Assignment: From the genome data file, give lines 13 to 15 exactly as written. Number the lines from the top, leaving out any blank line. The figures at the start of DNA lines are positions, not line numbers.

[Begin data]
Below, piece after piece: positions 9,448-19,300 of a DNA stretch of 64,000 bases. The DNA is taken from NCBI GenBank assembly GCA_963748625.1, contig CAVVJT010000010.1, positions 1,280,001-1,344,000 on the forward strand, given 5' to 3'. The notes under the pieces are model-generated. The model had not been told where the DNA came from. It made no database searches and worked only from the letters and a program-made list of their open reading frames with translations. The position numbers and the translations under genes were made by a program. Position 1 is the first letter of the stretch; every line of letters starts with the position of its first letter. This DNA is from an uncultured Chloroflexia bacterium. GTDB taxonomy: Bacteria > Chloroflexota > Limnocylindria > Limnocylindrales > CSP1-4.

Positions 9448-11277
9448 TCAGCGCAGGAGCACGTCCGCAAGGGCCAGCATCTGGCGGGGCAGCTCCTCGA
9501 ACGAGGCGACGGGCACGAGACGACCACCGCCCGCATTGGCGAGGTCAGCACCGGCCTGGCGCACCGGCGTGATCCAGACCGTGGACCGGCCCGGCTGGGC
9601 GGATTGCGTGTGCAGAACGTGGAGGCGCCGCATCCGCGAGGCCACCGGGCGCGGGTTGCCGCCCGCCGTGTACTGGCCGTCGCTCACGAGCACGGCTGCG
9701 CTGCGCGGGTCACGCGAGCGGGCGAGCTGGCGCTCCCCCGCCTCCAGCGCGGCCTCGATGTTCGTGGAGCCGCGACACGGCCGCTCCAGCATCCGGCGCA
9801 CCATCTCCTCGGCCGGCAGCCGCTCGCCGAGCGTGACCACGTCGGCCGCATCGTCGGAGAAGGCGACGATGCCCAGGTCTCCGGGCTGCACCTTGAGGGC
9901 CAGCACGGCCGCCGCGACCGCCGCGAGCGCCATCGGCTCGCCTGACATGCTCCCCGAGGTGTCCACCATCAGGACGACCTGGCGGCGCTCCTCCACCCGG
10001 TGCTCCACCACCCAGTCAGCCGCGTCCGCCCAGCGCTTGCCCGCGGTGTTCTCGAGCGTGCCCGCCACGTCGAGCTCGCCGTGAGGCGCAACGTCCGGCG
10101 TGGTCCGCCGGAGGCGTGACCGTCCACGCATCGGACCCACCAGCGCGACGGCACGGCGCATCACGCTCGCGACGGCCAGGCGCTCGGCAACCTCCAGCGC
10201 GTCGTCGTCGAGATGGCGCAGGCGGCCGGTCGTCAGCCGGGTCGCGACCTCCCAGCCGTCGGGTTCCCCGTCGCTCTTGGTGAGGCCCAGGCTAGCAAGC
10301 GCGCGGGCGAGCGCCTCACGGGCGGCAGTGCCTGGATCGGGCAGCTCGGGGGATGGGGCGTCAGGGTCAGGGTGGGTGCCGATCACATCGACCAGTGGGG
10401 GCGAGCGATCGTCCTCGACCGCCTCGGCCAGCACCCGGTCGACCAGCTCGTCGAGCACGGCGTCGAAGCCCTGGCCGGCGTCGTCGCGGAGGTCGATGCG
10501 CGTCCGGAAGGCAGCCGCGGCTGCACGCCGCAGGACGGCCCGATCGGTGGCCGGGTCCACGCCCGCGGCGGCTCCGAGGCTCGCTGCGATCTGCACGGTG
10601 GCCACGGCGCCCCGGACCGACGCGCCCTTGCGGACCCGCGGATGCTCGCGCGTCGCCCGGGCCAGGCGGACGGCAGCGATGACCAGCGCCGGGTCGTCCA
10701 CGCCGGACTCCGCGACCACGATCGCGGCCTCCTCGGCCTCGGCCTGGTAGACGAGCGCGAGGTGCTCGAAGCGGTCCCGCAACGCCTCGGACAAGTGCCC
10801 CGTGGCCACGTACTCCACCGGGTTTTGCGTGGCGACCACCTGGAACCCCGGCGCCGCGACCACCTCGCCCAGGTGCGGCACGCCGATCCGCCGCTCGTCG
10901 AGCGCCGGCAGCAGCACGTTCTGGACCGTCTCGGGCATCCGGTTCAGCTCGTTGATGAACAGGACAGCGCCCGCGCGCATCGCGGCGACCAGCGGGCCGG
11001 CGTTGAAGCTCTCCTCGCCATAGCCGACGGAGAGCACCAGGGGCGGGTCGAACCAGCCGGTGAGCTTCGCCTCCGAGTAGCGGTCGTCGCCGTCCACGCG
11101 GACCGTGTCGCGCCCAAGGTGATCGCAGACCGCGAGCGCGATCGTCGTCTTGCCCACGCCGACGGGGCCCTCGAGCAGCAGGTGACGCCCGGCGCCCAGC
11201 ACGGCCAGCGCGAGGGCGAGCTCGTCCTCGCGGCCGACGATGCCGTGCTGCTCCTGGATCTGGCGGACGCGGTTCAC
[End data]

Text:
10401 GCGAGCGATCGTCCTCGACCGCCTCGGCCAGCACCCGGTCGACCAGCTCGTCGAGCACGGCGTCGAAGCCCTGGCCGGCGTCGTCGCGGAGGTCGATGCG
10501 CGTCCGGAAGGCAGCCGCGGCTGCACGCCGCAGGACGGCCCGATCGGTGGCCGGGTCCACGCCCGCGGCGGCTCCGAGGCTCGCTGCGATCTGCACGGTG
10601 GCCACGGCGCCCCGGACCGACGCGCCCTTGCGGACCCGCGGATGCTCGCGCGTCGCCCGGGCCAGGCGGACGGCAGCGATGACCAGCGCCGGGTCGTCCA